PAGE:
Peter Coates: The man who sold all the pies finds recipe for success

The Stoke chairman sees halcyon days as fulfilment for years of risk, belief and trying not to get his fingers burnt
Click to follow
The Independent Online

Long before he launched the hugely successful online gambling business Bet365, Peter Coates sold meat pies, Bovril and Wagon Wheels to Alex Ferguson. During his first incarnation as Stoke City chairman he sold the manager's job to Harry Redknapp, or thought he had. After today's visit to Wembley he hopes to be selling FA Cup final tickets.

Stoke, managed by Redknapp's friend and former assistant at Bournemouth, Tony Pulis, face Bolton Wanderers in a semi-final which, after yesterday's Mancunian extravaganza, will see the directors' seats occupied by local men steeped in their clubs rather than American or Middle Eastern arrivistes.

In the tranquility of his company's boardroom, Coates's sense of anticipation is palpable. "It's a 50-50 game. If we were playing United or City it would probably be 30-70 or 40-60," he says. "We were so unlucky in our semi-finals against Arsenal in the 1970s. Let's hope the footballing gods smile on us this time. An FA Cup final would be amazing for the club, the supporters, the city."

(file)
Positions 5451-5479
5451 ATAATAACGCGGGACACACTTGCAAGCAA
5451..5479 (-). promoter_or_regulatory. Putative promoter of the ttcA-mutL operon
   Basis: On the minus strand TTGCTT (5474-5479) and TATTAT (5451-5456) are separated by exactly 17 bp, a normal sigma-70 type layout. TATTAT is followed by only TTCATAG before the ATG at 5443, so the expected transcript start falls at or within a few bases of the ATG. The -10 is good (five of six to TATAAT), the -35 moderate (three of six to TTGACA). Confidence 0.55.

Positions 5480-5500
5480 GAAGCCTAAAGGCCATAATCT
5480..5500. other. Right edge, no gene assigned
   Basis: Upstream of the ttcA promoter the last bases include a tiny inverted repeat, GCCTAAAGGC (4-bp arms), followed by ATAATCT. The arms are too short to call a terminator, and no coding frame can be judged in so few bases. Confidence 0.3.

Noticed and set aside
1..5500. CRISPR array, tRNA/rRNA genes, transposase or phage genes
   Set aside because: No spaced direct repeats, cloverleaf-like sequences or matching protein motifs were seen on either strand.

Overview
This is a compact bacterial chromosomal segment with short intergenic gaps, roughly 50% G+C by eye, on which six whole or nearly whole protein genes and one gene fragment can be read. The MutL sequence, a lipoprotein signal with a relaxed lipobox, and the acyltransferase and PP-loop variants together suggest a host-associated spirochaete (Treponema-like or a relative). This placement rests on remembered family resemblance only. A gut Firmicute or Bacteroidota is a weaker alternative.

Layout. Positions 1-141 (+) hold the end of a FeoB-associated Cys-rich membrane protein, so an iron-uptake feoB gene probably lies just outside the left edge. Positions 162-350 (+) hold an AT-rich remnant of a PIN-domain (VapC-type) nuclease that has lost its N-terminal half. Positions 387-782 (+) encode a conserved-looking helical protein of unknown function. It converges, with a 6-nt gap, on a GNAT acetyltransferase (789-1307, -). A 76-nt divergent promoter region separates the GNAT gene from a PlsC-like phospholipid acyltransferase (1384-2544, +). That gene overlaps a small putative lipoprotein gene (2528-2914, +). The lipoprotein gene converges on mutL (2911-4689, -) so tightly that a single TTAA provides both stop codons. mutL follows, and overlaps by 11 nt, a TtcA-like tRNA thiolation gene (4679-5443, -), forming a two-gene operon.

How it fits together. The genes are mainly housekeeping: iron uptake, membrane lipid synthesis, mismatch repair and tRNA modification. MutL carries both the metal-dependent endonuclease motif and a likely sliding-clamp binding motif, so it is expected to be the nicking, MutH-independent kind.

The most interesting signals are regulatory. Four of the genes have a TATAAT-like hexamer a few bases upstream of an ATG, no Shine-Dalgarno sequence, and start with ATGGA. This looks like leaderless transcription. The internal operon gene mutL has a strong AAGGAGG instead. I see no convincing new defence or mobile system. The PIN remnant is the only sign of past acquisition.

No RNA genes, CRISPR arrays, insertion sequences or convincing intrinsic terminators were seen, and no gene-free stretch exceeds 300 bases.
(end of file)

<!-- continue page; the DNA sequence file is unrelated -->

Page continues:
If Stoke do reach Wembley, there will be dignity as well as delight. Experience, which includes fans invading a suite during a 7-0 home defeat by Birmingham in 1998, jostling and yelling at him and his family, has made Coates, 73, "a member of the Kipling school". Despite a background in catering, he is referring not to exceedingly good cakes but to the poet's adage about treating triumph and disaster the same.

A contributor to The Oatcake fanzine recently wrote that just as he once "stormed the Waddington Suite to scream abuse at Mr Coates, I'd now like to storm it to give him a big man-hug". "I do meet and get letters from people saying 'I got it wrong'. It's actually a good area, with decent, hard-working people."

Coates controls wealth estimated at £400m and has bankrolled Stoke to the tune of £50m, building up Pulis's squad, developing the training ground and buying the Britannia Stadium. But he was born and bred in the mining community of Goldenhill, the youngest of 14 children. His mother died when he was two and his father worked "down the pit".

Following the Potters has always run in the family. His post-war heroes were Stanley Matthews, Neil Franklin and Freddie Steele, England stars born within two miles of one another. Now he calls Ricardo Fuller "the great man" and hails the "old-fashioned" Jon Walters, "who came up the hard way and doesn't need mollycoddling like a lot of them".

Coates's company, run by daughter Denise and son John, is now Stoke-on-Trent's biggest private-sector employer. But he made his first, smaller fortune selling fast food to football clubs in the 1960s and '70s. "Manchester City was my first contract. And I recall selling pies and the rest to St Mirren, where the manager did everything, from marking the pitch to the laundry. It was Alex Ferguson."